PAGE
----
Music, Medicine, and COVID-19
Music, Medicine, and COVID-19
Eastman alumnus offers resources to calm, heal, and inspire
Todd Frazier ‘92E is a sixth generation Texan who went to the Eastman School of Music to study music composition. What he learned at Eastman transformed his life and shaped his career. For the last eight years, Frazier has served as the director of Houston Methodist Hospital’s Center for Performing Arts Medicine (CPAM). The center’s mission is to translate the collaborative potential of arts and medicine to the health care environment.
Frazier graduated from Eastman with a wish to change the professional landscape for musicians. “I wanted to look at new opportunities for music to add new types of value to people’s lives,” Frazier says. “And, I wanted to broaden the definition of professional success beyond the traditional orchestral and teaching roles.”
And so he has.
During the time of COVID-19, Frazier and his team of 10 music therapists, six artists, and four arts-in-health specialists have been creating more music, more art, and more creative resources to serve and benefit hospital staff, frontline healthcare teams, patients and their families, and the community at large. Their goal: to help heal, calm, and inspire as many people as possible through the arts.
“We are deploying music and art in many innovative ways to relieve stress and anxiety, offer hope and rejuvenation, and support healthcare outcomes for all,” Frazier says. Some of these include ways for people to participate in a virtual photography safari, listen to Houston Methodist’s virtual choir sing Bruno Mars songs, engage in creative writing activities, and take part in a variety of wellness activities.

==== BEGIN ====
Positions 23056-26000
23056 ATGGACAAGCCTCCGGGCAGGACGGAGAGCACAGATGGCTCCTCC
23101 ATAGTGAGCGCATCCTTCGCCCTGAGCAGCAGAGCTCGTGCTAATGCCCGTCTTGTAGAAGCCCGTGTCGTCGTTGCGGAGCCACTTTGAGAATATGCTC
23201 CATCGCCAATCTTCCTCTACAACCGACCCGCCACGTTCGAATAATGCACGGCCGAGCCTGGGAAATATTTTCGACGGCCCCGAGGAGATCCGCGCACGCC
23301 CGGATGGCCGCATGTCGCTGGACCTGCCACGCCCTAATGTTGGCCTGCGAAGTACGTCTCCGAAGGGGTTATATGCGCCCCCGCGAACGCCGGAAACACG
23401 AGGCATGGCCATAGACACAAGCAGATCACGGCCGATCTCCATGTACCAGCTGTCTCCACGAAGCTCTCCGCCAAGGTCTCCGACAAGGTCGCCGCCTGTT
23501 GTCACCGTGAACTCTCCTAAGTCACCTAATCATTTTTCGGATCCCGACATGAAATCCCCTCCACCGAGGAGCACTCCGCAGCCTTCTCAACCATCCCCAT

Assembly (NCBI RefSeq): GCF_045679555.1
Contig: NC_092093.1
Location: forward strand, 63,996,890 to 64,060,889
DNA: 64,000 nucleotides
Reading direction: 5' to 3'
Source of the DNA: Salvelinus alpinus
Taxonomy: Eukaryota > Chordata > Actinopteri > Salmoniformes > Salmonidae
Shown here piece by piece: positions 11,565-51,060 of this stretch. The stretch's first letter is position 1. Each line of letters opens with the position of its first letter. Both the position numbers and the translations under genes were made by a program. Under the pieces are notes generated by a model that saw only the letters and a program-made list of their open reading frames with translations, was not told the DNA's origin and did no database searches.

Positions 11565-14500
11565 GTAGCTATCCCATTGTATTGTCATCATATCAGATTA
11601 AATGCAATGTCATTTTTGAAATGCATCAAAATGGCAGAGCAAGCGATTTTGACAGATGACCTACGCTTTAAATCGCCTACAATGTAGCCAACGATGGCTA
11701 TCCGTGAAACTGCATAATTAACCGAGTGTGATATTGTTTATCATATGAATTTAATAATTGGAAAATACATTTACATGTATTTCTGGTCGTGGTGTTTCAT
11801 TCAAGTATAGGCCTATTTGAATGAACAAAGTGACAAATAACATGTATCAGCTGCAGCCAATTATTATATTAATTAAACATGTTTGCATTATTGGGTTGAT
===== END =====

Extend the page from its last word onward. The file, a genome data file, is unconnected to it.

Frazier also notes the value of simply looking at art and listening to music to inspire reflection and increase one’s well-being. “These activities do not require anyone to actively create—they don’t add stress, they don’t call on skills people don’t think they have, they don’t ask more of people than they can give right now,” he says. “People simply take in what is in front of them.”
Frazier highlights several podcasts designed for this purpose, including a series on using music therapy to develop tools for perseverance. Additionally, CPAM has compiled such resources as music therapy curated playlists, guided meditations with music, music and visual art for relaxation, and music to help caregivers relax.
Eastman Performing Arts Medicine
The University of Rochester’s Eastman Performing Arts Medicine (EPAM) program also offers a rich array of creative resources that bridge music and medicine and support health and well-being. EPAM recently started curating a weekly digital care package available to all on its website. One recent package included coloring pages from the Memorial Art Gallery, self-care ideas from a UR Medicine music therapist, and calming music from an EPAM artist.
Houston Methodist also offers a Health TV channel in patient rooms and waiting rooms. Over these last few weeks, CPAM has developed distinctive programming for it. “Although we cannot offer live performances right now, we can offer in-room programming that provides peaceful, healing experiences for our patients,” Frazier says. “People can watch a jazz trio perform; take in a classical guitar recital by an Eastman Alumnus, Jay Kacherski, and even be transported to a peaceful outdoor landscape where an artist is working on a painting.”
Frazier and his CPAM team are also engaged in research programs to learn more about the connections between music and healing. For instance, they have launched a web-based music listening study to help add to the growing base of information supporting parameters of music that lead to relaxation. Frazier notes that Houston Methodist seeks volunteers for the study.
“Eastman prepared me well, both as a composer and arts advocate,” Frazier says. “I’ve been able to live a life full of music and I’ve pursued a unique career that allows me to contribute to the world through it, too.”
Frazier adds, “I’m proud that Eastman has moved forward with its Eastman Performing Arts Medicine (EPAM) program. I have enjoyed offering support and collaboration from Houston and it’s been rewarding to work with its director, Gaelen McCormick, who is also from Eastman’s Class of 1992.”
Houston Methodist’s virtual staff choir performs “Count on Me” by Bruno Mars (music starts at 43 seconds into the video)
— Kristine Thompson April 2020